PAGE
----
The Administration has now posted its first substantive response to issues raised in front of the LegCo Bills Committee back in November 2015. Here is a link to the response, but in truth it paints quite a dismal picture.
First Meeting of Creditors in a Creditors’ Voluntary Liquidation (CVL)
Concerns have been expressed regarding the changes to the rules relating to the commencement of a CVL. The Administration’s response fails to address those concerns, instead simply referring to there being “… similar requirements in the UK and Australia…”.
However, there are significant differences. Both those jurisdictions have a comprehensive system of licensing of Insolvency Practitioners thus ensuring that all liquidations are properly investigated, failing which a liquidator could lose his/her licence and thus their livelihood. Second, both jurisdictions have, particularly in recent years, made sure that their regulators are properly resourced to prosecute and/or disqualify directors who break the rules. Contrast this with Hong Kong where it seems that the Official Receiver’s Office resources to pursue delinquent directors are under constant pressure from the Administration. As a result, the numbers of disqualification orders in Hong Kong is relatively low and the fines levied for liquidation offences are little more than a slap on the wrist.
Regardless, if the changes go through as proposed, it will create an opportunity for unscrupulous directors to act in a manner that could disavantage stakeholders, particularly creditors and employees. Arguments that other provisions will prevent abuse miss the point. Once the abuse has been perpetrated, liquidators are likely to be left with an uphill task trying to undo its effects, but in all probability having no funds, because they have been spirited away from the control of the liquidator. A classic case of “locking the stable door….”.
Removal of Liquidators
In justifying Clause 76, which allows a creditor or contributory to apply for the removal of a CVL liquidator, the Administration’s response is unfortunately wide of the mark. It points to the fact that similar provisions exist in respect of solvent windings up – a fact which no one disputes – but which is like comparing apples with oranges. In a solvent winding up there is rarely, if ever, the necessity for an agrieved person to want to remove a liquidator.
However, in an insolvent liquidation there are almost always aggrieved parties. If this change is implemented as proposed it will open up the possibility, the strong possibility, that someone who is a creditor, but against whom a liquidator is taking action for the purpose of benefiting the general body of creditors, can try to remove that liquidator without the liquidator having any right of recourse. Accepted, this removal has to be done at a meeting of creditors and a majority in number and three quarters in value of those creditors who attend must vote in favour of the removal. However, almost every liquidator in Hong Kong has come across situations where they have a right of action which if pursued could swell the assets of the company for the benefit of creditors. Those claims are often against people who are also creditors! What better way to defend or stifle such an action by a liquidator than by trying to remove him and replace him with someone more compliant.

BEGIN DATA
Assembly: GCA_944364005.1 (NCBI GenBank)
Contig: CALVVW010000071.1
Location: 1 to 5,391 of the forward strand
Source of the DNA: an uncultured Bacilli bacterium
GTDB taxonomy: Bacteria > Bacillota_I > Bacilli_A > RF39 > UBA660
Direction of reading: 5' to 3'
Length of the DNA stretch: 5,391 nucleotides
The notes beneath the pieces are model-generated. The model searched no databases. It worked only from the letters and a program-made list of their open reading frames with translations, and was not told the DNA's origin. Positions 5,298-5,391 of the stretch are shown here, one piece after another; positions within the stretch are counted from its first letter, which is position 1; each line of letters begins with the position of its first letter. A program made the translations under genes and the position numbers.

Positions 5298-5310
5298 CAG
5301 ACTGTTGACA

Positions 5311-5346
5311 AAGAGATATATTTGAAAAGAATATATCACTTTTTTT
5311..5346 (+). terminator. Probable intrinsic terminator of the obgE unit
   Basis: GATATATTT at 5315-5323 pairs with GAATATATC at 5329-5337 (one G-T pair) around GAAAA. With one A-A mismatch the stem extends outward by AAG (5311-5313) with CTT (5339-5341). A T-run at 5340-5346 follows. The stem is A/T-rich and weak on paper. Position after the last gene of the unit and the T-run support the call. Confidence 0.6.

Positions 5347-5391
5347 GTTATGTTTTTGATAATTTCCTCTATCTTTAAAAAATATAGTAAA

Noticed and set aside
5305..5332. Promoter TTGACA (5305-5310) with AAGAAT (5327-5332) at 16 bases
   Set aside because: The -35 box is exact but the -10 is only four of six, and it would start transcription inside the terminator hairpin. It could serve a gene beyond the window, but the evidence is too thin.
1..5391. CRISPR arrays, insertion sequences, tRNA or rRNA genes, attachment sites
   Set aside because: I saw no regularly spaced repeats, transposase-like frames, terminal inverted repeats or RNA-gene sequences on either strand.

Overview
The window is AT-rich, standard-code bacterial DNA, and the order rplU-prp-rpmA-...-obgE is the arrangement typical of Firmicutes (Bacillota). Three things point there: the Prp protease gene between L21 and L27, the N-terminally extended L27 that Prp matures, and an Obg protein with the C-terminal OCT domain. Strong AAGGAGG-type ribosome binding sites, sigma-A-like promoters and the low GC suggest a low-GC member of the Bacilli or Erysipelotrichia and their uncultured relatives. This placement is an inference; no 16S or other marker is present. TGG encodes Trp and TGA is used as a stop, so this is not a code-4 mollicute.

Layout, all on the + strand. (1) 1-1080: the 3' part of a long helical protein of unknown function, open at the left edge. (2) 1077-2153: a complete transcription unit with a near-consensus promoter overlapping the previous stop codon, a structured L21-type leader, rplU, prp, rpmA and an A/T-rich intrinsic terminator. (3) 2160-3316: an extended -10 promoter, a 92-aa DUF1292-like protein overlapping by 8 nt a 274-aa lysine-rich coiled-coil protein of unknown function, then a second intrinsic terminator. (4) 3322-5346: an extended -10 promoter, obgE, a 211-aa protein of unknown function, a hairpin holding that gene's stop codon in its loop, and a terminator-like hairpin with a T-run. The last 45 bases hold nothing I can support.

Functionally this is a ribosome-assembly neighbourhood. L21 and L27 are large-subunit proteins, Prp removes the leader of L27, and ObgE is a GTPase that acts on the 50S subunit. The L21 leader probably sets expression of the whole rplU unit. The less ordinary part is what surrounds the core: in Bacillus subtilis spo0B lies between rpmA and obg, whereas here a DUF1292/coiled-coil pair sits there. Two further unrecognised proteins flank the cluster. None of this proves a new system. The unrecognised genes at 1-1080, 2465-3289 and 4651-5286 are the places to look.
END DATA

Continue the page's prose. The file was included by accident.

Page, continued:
Liquidators are not asking for a right of veto; all they are seeking is the right to be heard by the court in order to prevent the abuse which will almost certainly occur if the new clause is implemented as proposed.
Disclosure Requirements for Liquidators
Implementation of this clause is likely to be extremely onerous particularly for large firms. New systems will have to be introduced so that they can comply not only with the initial requirements but with the ongoing requirements of the new section.
Again, the Administration seems to have turned a deaf ear to the practical problems which have been pointed out by the profession and appears reluctant to engage with stakeholders to produce a practical and workable solution.
The Administration dismisses the issues of licensing for insolvency practitioners, implementation of the UNCITRAL Model Law or provisions similar to s.426 of the UK Insolvency Act. (This latter suggestion would be likely to assist in the facilitation of cross-border insolvency).
It seems quite clear, despite the form of words put forward by the Administration, that these issues have not been seriously considered. Suggestions that they “must be reviewed”, should be treated with caution given the speed with which updates to Hong Kong legislation are brought forward. In reality, the chances of any of these issues being considered by LegCo at any time in the foreseeable future are about as likely as turkeys voting for Christmas!
In light of the Administration’s responses to the issues raised both at the Bills Committee hearing and previously, it seems clear that, absent any surprise last minute developments, the Bill will go through substantially unchanged. Does this mean that Hong Kong’s insolvency legislation is better prepared to meet the challenges of the 21st century? Unfortunately, I believe the answer to that question is probably not – at least not materially. The changes are mainly band-aids rather than major surgery and taken as a whole it is difficult to see them, (with the obvious exceptions of the changes to the Unfair Preference provisions and the introduction of Transactions At An Undervalue), significanlty improving the corporate recovery and liquidation regimes by delivering improved recoveries for creditors.
A lost opportunity indeed!!
Briscoe Wong Advisory